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[UPDATE] Hurricane Irma Is Now A Category 5 Storm, Florida Declares State Of Emergency

[UPDATE BELOW] With Texas still reeling from Hurricane Harvey, Florida is bracing for a potential Category 4 or 5 hurricane of its own—Hurricane Irma is hurtling toward the Caribbean, with weather experts predicting it could hit Florida by the weekend.

Irma has strengthened to a Category 5 storm, and will likely hit the Leeward Islands—including Antigua and Barbuda and Montserrat—today. Puerto Rico is expected to find itself in the eye of the storm late tomorrow, and yesterday Puerto Rico Gov. Ricardo Rosselló declared a state of emergency and activated the National Guard.

Though the storm is still far from Florida, it's possible it will turn north and hit the eastern coast over the weekend. Governor Rick Scott declared a state of emergency yesterday, warning that Irma is a "life-threatening" storm. "In Florida, we always prepare for the worst and hope for the best, and while the exact path of Irma is not absolutely known at this time, we cannot afford to not be prepared," he said in a statement.

Weather experts say East Coast residents, both in Florida and further north, should start preparing for possible landfall now. "This hurricane has the potential to be a major event for the East Coast. It also has the potential to significantly strain FEMA and other governmental resources occurring so quickly on the heels of Harvey," and other governmental resources occurring so quickly on the heels of Harvey,” Evan Myers, Accuweather's expert senior meteorologist and chief operating officer, said.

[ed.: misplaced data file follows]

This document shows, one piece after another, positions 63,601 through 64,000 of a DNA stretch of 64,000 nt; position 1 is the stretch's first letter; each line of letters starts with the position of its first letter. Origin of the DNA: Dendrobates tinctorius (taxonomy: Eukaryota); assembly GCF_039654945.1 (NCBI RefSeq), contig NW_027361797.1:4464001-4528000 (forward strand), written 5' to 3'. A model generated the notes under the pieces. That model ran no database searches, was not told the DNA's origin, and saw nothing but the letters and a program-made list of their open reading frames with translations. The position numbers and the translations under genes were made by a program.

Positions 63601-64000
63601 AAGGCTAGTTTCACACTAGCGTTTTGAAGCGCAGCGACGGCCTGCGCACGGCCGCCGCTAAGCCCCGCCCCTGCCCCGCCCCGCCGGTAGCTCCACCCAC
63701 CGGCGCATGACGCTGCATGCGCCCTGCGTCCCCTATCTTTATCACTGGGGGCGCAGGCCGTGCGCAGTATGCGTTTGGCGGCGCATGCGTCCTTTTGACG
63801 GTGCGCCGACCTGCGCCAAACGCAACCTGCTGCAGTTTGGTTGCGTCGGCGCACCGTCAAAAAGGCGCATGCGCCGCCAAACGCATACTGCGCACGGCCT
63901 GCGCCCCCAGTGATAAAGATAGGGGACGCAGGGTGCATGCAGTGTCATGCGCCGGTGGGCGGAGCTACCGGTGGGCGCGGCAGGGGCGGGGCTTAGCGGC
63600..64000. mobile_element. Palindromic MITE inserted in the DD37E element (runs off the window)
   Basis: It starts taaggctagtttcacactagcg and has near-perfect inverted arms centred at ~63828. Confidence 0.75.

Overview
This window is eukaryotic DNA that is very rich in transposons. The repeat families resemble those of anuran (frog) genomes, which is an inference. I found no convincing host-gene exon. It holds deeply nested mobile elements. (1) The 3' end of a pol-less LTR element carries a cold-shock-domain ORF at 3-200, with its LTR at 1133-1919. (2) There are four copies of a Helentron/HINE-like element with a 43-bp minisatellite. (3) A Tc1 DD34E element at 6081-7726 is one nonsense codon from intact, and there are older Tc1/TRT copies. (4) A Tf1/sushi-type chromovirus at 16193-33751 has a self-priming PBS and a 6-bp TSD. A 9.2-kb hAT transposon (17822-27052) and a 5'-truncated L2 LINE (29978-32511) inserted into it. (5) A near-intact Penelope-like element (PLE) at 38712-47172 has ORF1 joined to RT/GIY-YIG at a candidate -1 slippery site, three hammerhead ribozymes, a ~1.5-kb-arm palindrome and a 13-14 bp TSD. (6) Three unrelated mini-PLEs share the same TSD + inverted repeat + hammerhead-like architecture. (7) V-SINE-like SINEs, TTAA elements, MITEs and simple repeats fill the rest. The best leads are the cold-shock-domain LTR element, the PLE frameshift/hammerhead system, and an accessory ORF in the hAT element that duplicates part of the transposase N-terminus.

The storm could bring devastating winds, storm surges and flash floods to affected areas, experts said. Antigua and Barbuda, Anguilla, Montserrat, St. Kitts and Nevis, St. Martin, Saba, St. Eustatius, St. Maarten and St. Barts, and the US and British Virgin Islands have all been issued hurricane warnings.

And Miami, at least, is prepared.

Update 1:05 p.m.: Hurricane Irma is now considered the strongest recording Atlantic hurricane outside the Gulf of Mexico and Caribbean, according to forecasters with the National Hurricane Center.

Monroe County, which includes Key West and Everglades National Park, will issue mandatory evacuation orders for visitors at sunrise tomorrow, per the Miami Herald.

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